Since acquiring Motorola back in 2014, Lenovo has laid off more that 1,100 people at the company, or around 2 per cent of its global workforce of 55,000.
After purchasing the mobile device manufacturer from Google, Lenovo has let go numerous employees from the company including the former President of Motorola Rick Osterloh, who now rungs Google's hardware division.
Recently a Motorola employee posted on Facebook that Lenovo was now letting him go as the Chinese company is planning to move even more of its operations to China. However, it has confirmed that Motorola's headquarters will remain in Chicago despite its recent streak of relocating the mobile device maker's operations to its home country.
A Motorola representative shed light on Lenovo's decision, saying: “Lenovo is absolutely committed to Chicago and we plan to maintain our Motorola Mobility headquarters there. Chicago has a well-deserved reputation for technical excellence, and as the hub of our global R&D for our smartphone business, we expect to take advantage of local talent to continue developing Moto products there.
"The company is also making adjustments in other areas of the business as part of a continued effort to manage costs, drive efficiency, and support ongoing improvement in overall financial performance. While these actions are never easy, they are a necessary part of our continued efforts to ensure long-term profitable growth across all of our businesses.”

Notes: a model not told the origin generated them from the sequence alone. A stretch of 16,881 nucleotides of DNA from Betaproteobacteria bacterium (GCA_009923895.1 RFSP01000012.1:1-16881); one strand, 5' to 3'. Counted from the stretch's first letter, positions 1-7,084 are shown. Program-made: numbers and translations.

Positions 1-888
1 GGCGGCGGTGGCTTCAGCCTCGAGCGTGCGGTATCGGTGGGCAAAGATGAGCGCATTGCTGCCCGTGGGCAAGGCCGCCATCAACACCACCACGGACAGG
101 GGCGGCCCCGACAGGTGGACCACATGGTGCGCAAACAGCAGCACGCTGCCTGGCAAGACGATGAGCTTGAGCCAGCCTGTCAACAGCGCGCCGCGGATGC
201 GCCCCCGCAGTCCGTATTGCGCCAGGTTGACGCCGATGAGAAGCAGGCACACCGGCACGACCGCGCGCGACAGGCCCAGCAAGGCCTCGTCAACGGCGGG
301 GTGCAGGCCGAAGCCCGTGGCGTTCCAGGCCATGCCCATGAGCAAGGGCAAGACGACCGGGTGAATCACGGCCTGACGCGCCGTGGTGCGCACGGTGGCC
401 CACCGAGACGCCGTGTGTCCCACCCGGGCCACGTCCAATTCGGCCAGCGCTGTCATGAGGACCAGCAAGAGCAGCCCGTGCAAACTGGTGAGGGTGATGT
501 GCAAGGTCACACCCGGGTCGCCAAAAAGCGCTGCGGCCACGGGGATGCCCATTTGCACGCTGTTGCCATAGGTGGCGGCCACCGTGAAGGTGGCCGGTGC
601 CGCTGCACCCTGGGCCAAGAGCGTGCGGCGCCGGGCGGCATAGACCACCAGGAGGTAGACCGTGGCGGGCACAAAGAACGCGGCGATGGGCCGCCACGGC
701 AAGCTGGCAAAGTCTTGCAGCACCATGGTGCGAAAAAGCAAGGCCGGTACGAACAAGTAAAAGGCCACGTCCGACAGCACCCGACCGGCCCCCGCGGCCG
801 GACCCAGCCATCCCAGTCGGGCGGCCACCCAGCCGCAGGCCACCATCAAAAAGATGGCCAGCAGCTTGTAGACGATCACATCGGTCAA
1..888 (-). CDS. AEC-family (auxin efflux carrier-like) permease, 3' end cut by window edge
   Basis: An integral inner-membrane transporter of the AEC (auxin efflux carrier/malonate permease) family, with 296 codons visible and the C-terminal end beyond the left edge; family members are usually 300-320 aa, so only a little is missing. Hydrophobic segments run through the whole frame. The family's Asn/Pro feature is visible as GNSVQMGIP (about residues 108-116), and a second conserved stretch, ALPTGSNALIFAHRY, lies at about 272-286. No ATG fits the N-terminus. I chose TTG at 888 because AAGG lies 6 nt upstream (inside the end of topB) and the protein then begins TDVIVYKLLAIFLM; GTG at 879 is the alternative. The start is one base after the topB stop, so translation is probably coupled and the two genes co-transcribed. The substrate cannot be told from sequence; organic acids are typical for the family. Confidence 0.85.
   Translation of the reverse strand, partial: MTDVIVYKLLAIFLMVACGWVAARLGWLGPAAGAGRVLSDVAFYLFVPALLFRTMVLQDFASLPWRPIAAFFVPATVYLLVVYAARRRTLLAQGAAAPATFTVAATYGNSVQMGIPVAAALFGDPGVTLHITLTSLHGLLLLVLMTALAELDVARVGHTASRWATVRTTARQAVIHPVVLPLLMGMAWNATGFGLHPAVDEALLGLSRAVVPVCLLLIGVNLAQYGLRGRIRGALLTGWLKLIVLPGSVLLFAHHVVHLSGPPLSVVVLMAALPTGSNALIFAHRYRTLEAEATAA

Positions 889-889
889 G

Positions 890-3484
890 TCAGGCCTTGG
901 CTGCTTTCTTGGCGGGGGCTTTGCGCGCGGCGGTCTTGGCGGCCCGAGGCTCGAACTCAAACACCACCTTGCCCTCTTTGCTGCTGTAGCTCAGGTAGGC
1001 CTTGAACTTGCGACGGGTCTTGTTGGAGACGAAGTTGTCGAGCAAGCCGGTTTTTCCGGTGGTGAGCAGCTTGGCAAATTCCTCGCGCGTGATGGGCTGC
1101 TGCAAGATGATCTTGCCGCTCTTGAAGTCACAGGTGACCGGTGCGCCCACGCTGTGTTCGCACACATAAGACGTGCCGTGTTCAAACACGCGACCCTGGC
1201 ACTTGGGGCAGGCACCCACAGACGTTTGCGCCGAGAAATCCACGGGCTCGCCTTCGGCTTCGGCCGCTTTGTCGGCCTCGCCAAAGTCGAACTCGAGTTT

Lenovo has justified its recent wave of layoffs as part of its strategy to better help integrate Motorola's smartphone business into Lenovo. The company is also currently trying to “streamline” products for the global smartphone market.
Earlier this year, Lenovo was displeased with how it had attempted to integrate Motorola into its business and said that its efforts “did not meet expectations.” Motorola's smartphone shipments in China declined by a surprising 85 per cent but the company feels that it has learned from the mistakes it has made so far.
Motorola is currently in the processing of rectifying these mistakes and one of the ways it plans to do so is with a corporate structure that splits the company's US and Chinese dealings between two co-presidents.
Image Credit: Ken Wolter / Shutterstock